Decisions by Scotland and Wales to rely on tougher Covid restrictions throughout the pandemic may not have been ‘worth it’, scientists said today.
Nicola Sturgeon is still yet to commit to a date for ending work from home guidance, despite England dumping the advice last week, while Mark Drakeford is refusing to lift the highly-controversial ‘rule of six’ for another four days.
Both nations resorted to tougher Covid curbs than England early out in the pandemic, and kept people living under economically-cripping curbs for longer.
But experts told MailOnline they could not see a ‘huge amount of difference’ in the cumulative death rates between England and the rest of the UK.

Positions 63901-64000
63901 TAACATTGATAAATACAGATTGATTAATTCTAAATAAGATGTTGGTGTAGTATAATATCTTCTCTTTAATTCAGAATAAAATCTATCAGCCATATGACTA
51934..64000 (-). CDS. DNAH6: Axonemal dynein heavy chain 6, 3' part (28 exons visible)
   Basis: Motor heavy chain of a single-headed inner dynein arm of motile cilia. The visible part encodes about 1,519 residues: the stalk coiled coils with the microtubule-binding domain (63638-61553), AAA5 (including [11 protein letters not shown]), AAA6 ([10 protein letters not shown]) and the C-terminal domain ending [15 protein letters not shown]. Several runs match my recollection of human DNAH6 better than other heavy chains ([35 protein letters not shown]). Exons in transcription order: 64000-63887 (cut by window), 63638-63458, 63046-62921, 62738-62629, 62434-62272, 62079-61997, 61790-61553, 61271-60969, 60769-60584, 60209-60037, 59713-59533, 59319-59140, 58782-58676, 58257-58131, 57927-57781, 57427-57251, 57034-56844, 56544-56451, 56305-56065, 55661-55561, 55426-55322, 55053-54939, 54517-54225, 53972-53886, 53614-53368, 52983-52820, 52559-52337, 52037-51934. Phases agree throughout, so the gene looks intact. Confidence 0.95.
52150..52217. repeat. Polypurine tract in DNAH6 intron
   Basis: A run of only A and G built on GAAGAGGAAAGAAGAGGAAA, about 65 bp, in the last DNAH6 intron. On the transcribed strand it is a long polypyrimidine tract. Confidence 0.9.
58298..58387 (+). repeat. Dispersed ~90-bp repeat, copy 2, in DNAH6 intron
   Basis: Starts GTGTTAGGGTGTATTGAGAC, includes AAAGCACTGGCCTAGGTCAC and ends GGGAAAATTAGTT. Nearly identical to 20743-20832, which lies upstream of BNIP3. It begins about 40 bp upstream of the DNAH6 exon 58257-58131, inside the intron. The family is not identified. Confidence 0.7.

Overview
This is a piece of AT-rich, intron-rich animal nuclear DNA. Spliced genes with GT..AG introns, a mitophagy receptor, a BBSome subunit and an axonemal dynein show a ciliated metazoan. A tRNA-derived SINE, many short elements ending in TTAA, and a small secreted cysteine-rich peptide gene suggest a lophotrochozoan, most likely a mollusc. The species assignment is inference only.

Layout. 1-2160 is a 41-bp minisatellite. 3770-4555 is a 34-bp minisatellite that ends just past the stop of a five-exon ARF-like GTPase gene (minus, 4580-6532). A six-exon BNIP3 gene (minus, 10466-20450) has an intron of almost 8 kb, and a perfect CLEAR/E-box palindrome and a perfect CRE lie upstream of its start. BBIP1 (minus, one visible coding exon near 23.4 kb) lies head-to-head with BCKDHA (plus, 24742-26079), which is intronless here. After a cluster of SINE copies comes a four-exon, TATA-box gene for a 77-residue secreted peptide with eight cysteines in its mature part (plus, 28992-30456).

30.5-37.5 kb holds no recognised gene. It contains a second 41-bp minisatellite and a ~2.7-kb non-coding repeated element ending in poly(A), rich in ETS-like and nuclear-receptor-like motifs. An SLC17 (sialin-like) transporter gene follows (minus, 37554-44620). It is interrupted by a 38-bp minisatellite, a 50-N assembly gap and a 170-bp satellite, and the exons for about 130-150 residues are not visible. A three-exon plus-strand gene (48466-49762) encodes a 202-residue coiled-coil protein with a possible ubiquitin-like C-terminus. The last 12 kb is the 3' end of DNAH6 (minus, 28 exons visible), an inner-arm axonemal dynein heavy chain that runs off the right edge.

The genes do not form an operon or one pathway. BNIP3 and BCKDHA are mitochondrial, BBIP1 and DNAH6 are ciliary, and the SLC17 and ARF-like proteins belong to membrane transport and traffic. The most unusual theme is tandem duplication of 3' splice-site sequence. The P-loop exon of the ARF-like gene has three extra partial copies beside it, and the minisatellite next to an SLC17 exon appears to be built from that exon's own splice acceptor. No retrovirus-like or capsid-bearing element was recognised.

And they argued Omicron waves panned out similarly across the home nations, even though Downing St slipped through on relatively few rules.
This is despite Scotland cancelling New Year’s Eve celebrations and Mr Drakeford accusing England of being a ‘global outlier’ for Boris Johnson’s gamble to adopt no extra measures. Ms Sturgeon said yesterday Scotland’s tougher festive curbs were ‘worth it’, arguing they kept infection rates below levels south of the border.
Read More: Tougher ‘Covid’ restrictions in Scotland and Wales ‘haven’t made any difference’, scientists claim as official stats show WALES has UK’s worst death rate – not England